The Greater Vancouver Home Builders’ Association (GVHBA) believes If you are like most renovating homeowners, obtaining a building permit is probably unknown territory. When you hire a professional renovator, he will obtain the proper permits. Here are some of the ins and outs of building permits.
Why do I need a building permit?
Your home renovation must meet basic requirements for health, safety and structural soundness as set out by the Building Code. Beyond this, the permit process makes sure that your plans are in line with other municipal requirements, such as zoning regulations and in some cases heritage building designations.
When do I need a building permit?
Generally, a building permit is required for renovations that involve changes to the structure of your home. This includes new additions, reconfiguration of space by moving or removing walls, new window and door openings and installation of fireplaces. Electrical and plumbing permits will have to be obtained separately — the exact rules that apply to your renovation vary in different municipalities.
Some repairs and renovations may not require a permit. These include re-roofing, painting, re-siding, flooring and cabinet installation, and replacement of windows and doors (provided the opening is not enlarged). In brief, work that does not entail changes to structures or systems does not require a permit. Talk with your renovator, or check with your municipal building department to be sure. Also, find out if you need a permit to demolish old structures such as a garage, shed or porch, or to cut down a tree on your property.
What do I need to provide to get a building permit?
The specific requirements depend on your municipality and the type of work you are planning. Often, for simple interior projects, a floor plan will be adequate. For larger projects involving additions, decks or major structural renovations, a full set of working drawings and a site survey will be needed. If your plan requires a minor variance or zoning bylaw amendment, you will be asked to supply additional information.
Who should get the building permit — my renovator or me?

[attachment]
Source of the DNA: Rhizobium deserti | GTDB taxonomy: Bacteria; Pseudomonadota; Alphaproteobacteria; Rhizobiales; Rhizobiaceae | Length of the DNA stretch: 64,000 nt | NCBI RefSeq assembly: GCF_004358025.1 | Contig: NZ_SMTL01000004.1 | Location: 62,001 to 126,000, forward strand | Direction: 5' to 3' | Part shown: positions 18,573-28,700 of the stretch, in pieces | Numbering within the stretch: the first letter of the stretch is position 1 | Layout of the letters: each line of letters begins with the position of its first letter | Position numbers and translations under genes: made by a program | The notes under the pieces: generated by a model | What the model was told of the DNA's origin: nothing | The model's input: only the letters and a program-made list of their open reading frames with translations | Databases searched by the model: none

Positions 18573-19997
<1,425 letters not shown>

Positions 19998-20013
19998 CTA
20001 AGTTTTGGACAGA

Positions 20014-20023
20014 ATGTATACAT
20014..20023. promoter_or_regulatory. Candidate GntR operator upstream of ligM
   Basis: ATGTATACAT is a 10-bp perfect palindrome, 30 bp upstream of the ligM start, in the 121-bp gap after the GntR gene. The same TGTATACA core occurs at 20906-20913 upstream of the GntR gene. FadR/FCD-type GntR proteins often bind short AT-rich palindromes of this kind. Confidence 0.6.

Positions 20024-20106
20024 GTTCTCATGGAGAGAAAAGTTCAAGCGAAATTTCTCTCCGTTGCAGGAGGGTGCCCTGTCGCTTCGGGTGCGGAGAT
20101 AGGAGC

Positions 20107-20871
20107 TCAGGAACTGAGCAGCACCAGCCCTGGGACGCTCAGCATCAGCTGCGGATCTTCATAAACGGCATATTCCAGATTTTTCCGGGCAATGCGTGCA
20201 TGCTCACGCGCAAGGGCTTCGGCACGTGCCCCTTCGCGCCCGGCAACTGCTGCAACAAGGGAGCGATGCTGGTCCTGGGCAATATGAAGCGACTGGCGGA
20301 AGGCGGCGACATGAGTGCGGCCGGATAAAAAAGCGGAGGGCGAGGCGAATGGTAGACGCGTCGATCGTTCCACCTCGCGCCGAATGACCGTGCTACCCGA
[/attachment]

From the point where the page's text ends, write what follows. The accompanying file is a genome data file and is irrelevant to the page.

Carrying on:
As the homeowner, you are legally responsible for obtaining any building permits required. However, your renovator can look after this on your behalf. Your contract should specify which permits are required and who will get them. Some municipalities require a letter of authorization before your renovator can apply for a permit for your renovation.
Before a permit is issued, the municipality reviews your plans and drawings. After the work begins, an inspector will visit your home to make sure it is done in compliance with municipal requirements and the National Building Code. There will also be a separate electrical and plumbing inspections.
What happens if I don’t get a permit?
If you carry out a renovation project that requires a building permit without obtaining one, your municipality can issue a stop-work order, which remains in effect until you have a permit. If any work doesn’t meet the requirements of the Building Code, you will have to re-do it at your own cost. In worst-case scenarios, you could be forced to un-renovate your home, such as removing an addition. This could happen if you violate setback regulations for instance. Working without a required permit may also affect an insurance claim arising from the renovation. Check with your insurance representative.
Remember, as the homeowner, you are the one responsible — not the contractor. Renovators who suggest that you skip the building permit, are looking after their own interests, not yours. Fly-by-nighters don’t want their name on any official documents.